The West needs a lot of snow to escape the drought. This year is unlikely

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When you’ve been coming to the same place for decades, it’s easy to notice changes. On that ranch near Steamboat Springs, Colorado, telltale signs of drought are everywhere. Todd Hagenbuch stands beside a silent, dusty creek bed, where golden grasses and brush begin to reclaim the thin channel.

“Typically you would see some water all summer long,” he said. “It has been dry all summer.

The Hagenbuch family has been farming this land for 75 years. This stream flows into the Yampa River, which meanders through the property.

“It’s quite shocking,” he said. “I’m in my mid-forties, I remember coming here when I was little, moving rocks and playing in the water. My kids this year didn’t have that opportunity, and it is a sad situation. ”

On a working ranch, it’s more than sad. This kind of shortage can reduce the results. This year, the herders at the Yampa spring struggled to produce enough hay to get through the winter. Instead, they have to buy tons of hay, trucked in from other areas. It is not the first year that dry conditions have wreaked havoc on the economy, and it is unlikely to be the last.

“If you can get a few good years with some of the bad years,” Hagenbuch said, “you can get over some of that. But we’re due for a good year.”

Western producers have persisted for a long time through the ups and downs of the dry years, but a two-decade-long drought trend in the region is now taking hold with no clear end in sight.

This year is unlikely to bring any major relief.

Forecasters say this winter will be shaped by “La Niña”, a meteorological phenomenon during which the cold water off the Pacific coast alters temperature and precipitation in the western United States. Its effects are hardly guaranteed, but usually mean a colder and wetter winter for the northwestern part of the country and a warmer, drier winter in the southwest. The dividing line often falls in the middle of Colorado.

“In general, this means that the mountains in the north would be more likely to have a better winter season and that the mountains in the south – the San Juan mountains, the Sangre de Cristos – might not have as many,” said Becky Bolinger, Assistant of State. climatologist at Colorado State University.

She warned that it was difficult to predict the weather with a high degree of certainty, describing the region’s erratic patterns as “a roll of the dice,” but historical records suggest it will likely leave the Colorado River Basin longer. warm and drier than normal this winter.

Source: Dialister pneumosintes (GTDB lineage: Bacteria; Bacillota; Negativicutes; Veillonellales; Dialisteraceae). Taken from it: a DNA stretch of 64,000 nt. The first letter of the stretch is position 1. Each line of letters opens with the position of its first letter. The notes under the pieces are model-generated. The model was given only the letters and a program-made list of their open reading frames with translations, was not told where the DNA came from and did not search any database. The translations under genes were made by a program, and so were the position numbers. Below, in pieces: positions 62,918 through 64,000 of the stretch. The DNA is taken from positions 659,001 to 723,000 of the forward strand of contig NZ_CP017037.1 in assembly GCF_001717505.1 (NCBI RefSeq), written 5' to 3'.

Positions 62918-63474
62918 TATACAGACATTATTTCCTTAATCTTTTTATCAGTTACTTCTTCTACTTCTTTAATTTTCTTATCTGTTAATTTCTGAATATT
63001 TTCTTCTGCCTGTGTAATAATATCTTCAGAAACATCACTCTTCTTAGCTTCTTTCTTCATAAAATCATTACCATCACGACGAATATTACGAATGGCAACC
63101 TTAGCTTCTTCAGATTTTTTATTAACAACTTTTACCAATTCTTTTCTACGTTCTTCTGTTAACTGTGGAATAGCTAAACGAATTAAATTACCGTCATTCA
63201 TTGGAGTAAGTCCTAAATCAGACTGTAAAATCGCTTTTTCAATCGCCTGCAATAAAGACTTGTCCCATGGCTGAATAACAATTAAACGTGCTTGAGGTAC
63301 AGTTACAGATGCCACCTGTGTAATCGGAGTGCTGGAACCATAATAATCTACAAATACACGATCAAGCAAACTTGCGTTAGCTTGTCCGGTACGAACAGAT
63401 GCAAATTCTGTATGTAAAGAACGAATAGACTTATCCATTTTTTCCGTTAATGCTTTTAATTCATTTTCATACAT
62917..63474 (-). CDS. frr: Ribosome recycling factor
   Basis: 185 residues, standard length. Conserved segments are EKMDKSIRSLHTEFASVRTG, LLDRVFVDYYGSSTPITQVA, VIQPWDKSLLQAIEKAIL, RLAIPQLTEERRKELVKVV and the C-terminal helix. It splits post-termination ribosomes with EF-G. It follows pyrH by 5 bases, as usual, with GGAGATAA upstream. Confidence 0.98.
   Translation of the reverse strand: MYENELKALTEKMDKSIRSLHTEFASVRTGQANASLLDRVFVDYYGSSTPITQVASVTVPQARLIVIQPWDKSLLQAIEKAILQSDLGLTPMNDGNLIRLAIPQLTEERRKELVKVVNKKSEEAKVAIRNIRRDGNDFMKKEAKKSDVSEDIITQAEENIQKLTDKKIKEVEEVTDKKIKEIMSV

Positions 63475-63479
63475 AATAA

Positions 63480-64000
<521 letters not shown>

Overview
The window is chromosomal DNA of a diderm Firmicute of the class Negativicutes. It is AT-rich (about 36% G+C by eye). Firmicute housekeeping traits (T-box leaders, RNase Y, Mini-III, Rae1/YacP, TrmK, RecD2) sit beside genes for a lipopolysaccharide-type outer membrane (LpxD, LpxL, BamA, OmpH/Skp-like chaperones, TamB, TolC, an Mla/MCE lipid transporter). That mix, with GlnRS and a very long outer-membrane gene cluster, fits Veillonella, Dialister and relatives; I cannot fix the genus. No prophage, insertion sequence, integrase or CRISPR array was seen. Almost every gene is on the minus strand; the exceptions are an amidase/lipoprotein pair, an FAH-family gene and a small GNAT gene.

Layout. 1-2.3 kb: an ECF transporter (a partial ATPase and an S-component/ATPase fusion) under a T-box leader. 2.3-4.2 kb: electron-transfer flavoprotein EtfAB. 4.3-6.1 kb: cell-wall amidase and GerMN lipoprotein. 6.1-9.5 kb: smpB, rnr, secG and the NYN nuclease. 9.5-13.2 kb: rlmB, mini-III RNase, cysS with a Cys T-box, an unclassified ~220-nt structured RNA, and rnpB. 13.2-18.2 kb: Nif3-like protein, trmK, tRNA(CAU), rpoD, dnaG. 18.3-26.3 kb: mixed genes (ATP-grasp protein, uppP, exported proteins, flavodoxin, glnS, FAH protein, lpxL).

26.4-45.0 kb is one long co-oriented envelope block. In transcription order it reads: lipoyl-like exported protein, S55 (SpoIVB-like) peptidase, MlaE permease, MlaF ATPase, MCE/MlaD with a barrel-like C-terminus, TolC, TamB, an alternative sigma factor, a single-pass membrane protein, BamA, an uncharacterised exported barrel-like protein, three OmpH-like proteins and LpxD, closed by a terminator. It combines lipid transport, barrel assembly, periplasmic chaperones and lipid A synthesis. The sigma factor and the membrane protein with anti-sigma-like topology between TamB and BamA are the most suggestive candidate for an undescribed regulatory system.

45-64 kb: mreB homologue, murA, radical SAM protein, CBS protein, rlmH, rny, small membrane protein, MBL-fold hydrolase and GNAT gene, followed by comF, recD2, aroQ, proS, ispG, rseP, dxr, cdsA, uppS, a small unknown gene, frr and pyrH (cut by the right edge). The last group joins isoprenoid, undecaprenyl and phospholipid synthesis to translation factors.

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“Although we depend on the (summer) monsoon,” Bolinger said, “especially to help fill in those soils before we get into the cold season, we really need that snowpack to really dig like it. ‘Arizona did it with its monsoon season. ”

Bolinger was referring to this year’s historically wet summer in Arizona – where parts of a state with millions of Colorado River water users were inundated with record rainfall totals. Tucson, for example, had its wettest calendar year in history. July was the second wettest month in the state ever.

A recent conversation with Erinanne Saffell, Arizona State climatologist at Arizona State University, was recorded by a late summer storm.

“A cell has just opened above my house,” she told Zoom. “It’s raining cats and dogs over there, and I want to go look out the window.”

But La Niña conditions mean storms like this are unlikely to last. La Niña conditions consistently provide warm, dry winters to Arizona – more predictable than conditions in Colorado. Concrete example – last winter, when La Niña left the “very, very, very dry” region.

“If we have that again,” Saffell said, “then we’re going to maintain this drought for the long term. We don’t have the ability to alleviate some of that.”

Ultimately, even a strong and rainy winter in the desert would not reverse the drought in a lasting way.

“Arizona has been in these drought conditions since the mid-90s,” Saffell said. “To fully emerge from these conditions, we would need a few seasons of above average precipitation.”

And in the grand scheme of the Colorado River Basin, the wet seasons in Arizona are literally a drop in the bucket. Before supplying farms and taps to Mexico, most of the river’s water begins as rain and snow in the mountains of Wyoming and Colorado. In the long run, Bolinger says climate change will lead to shorter winters, warmer temperatures and drier soil.

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“We know that we are going to have an increasing frequency of droughts and we have seen it over the past 20 years,” she said. “This is something that will continue.”

In Steamboat Springs, this dry creek bed on Todd Hagenbuch’s property won’t be the last to lose its water. He sees this as a sign of things to come in other parts of the West.

“Where it would normally contribute just a little, which contributes to the river, which then contributes to the Colorado River and the whole basin,” he said. “It’s just another signal that things are dry and we shouldn’t expect so much water in the river when places like this go dry.”

To turn the tide in the Colorado River Basin and bring more water to the people who depend on it, it will take years of above-average rain and snow where it matters most.

This story is part of the Continuing Water Coverage in the West, produced by KUNC in Colorado and supported by the Walton Family Foundation. KUNC is solely responsible for its editorial coverage.

Copyright 2021 KUNC. To learn more, visit KUNC.


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